Here’s where I’ll list the books, movies and other things I devour in the course of my exploration.

Please note that I don’t necessarily agree with or even like all of these. But I’ve read them or watched them and thought about what they said. Some may seem totally unrelated to the question of spiritual belief, but all have in some way contributed to my thinking on the topic.

If you want to know what I thought of these books, I sometimes review them on Goodreads. Or you can see my current “to read” list, also on Goodreads.

Suggestions welcome: if there’s something you think I should read or watch, please suggest it in the comments below.

Jump to: Reading List, Books I’ve Read, Movies, Online, Etc

Books I’ve read

WhenGodisGone SilenceofAnimals BuddhismWithoutBeliefs BecomingAnimal Holloway StandingInTheLight Straw Dogs HowToBeAnAgnostic ReligionForAtheists JesusForTheNon ChristianAtheist FallofLight StorytellingAnimal LittleBig Heretics PeaceIsEveryStep ScienceDelusion 1q84 spooked RandisPrize FourElements paganism Drawing Down The Moon The-Spell-of-the-Sensuous-9780679776390 ghostblum ElementsofPantheism insidescientology gift-lewis-hyde-hardcover-cover-art 9780374532796 eatinganimals lureofedge onscience albert-speer-his-battle-with-truth-978033034697905 thefaith talkdirty idontbelieveinatheists americanfascists onhumanism landscapesdesire 1814

Reading List (books I plan on reading)

AnimateEarth SacredDepths TaoofPhysics Confessions spirituality-for-skeptic-thoughtful-love-life-robert-c-solomon-paperback-cover-art supersense Triumph of the Moon Pagan Religions of the Ancient British Isles The Immortalization Commission The Holographic Universe Animism Fear

Movies and documentaries I’ve watched















OBOD paranormalia



6 thoughts on “Research

  1. Recently I read Bruce Hood’s “Supersense: Why we believe in the unbelievable”. As I read it, I grew depressed by how little I believe in (and Hood lays bare all kinds of magical thinking you didn’t realize your brain is up to as it takes fanciful shortcuts in the course of interpreting the world). When I finished the book, I was pretty bummed out about the lack of magic in my life. But then I remembered that just a few weeks earlier, I had been excited to discover that I had slept in the middle of a painting that I love by an artist that I admire. Of course I didn’t literally sleep in the middle of a bunch of pigment on a canvas. And of course the pigment on canvas isn’t really a cabin. Even the real cabin that the painting depicts is just a bunch of dead trees piled up. Absolutely rationally speaking, it shouldn’t mean anything.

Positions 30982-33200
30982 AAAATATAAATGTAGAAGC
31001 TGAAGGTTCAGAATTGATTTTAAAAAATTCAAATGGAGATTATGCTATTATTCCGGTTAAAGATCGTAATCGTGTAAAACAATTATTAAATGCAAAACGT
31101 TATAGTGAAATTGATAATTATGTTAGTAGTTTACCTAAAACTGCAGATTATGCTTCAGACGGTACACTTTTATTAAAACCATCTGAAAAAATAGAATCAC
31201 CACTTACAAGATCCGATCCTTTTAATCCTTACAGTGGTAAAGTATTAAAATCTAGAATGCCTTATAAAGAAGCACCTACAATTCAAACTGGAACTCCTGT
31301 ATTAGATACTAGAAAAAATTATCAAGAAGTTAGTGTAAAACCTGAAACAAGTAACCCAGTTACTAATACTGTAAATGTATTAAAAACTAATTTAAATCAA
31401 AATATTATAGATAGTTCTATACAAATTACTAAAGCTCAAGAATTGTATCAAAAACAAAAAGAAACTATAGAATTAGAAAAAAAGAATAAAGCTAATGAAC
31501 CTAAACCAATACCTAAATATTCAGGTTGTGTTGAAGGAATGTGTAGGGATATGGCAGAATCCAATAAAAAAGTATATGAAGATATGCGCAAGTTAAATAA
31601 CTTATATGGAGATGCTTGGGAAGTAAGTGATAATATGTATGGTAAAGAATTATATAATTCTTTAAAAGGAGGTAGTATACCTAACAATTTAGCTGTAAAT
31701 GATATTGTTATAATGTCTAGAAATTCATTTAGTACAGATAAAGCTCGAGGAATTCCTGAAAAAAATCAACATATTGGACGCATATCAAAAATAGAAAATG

Yet when I realized that I had rested my head below the window that you see at the center of the painting (bunk beds have since been built along the far wall) and set my drink bottle on the window sill (all just strokes of paint!), and thought that JEH MacDonald had been in that same space, painting that very space, it struck a mushy sentimental nerve. It’s the same kind of magical thinking that causes people to pay ridiculous sums for objects celebrities have touched, or avoid buying a house where a murder has occurred. It’s the kind of magical thinking that Hood uses to introduce his book. And my brain went there. And I was relieved to find that I can still experience magic.

    So I recommend “Supersense”. As well there are some links to neuroscience lectures for young adults on Hood’s website that are very good.

    I also strongly recommend the novels of Robertson Davies. The Deptford Trilogy is probably a good place to start, followed by the Cornish Trilogy.

    “If he hopes to make an atheist of me, this is where he went wrong; I knew a metaphor when I heard one, and I liked metaphor better than reason. I have known many atheists since Sam, and they all fall down on metaphor.” – Robertson Davies, Fifth Business, p54.

    I’m still an atheist, but I like metaphors, symbols, and mythology quite a bit, and adore the idea of a “stranger and more splendid world than the one you know” (Davies, The Manticore) even if it only exists in my imagination.

  2. I can recommend the novel “36 Arguments for the Existence of God” by Rebecca Goldstein. It looks at the urge to believe (or to act as though one believes) from several angles, including orthodox religion and academia, and the 36 arguments are like a true-life-meta-appendix to the story. (She is Steve Pinker’s partner)

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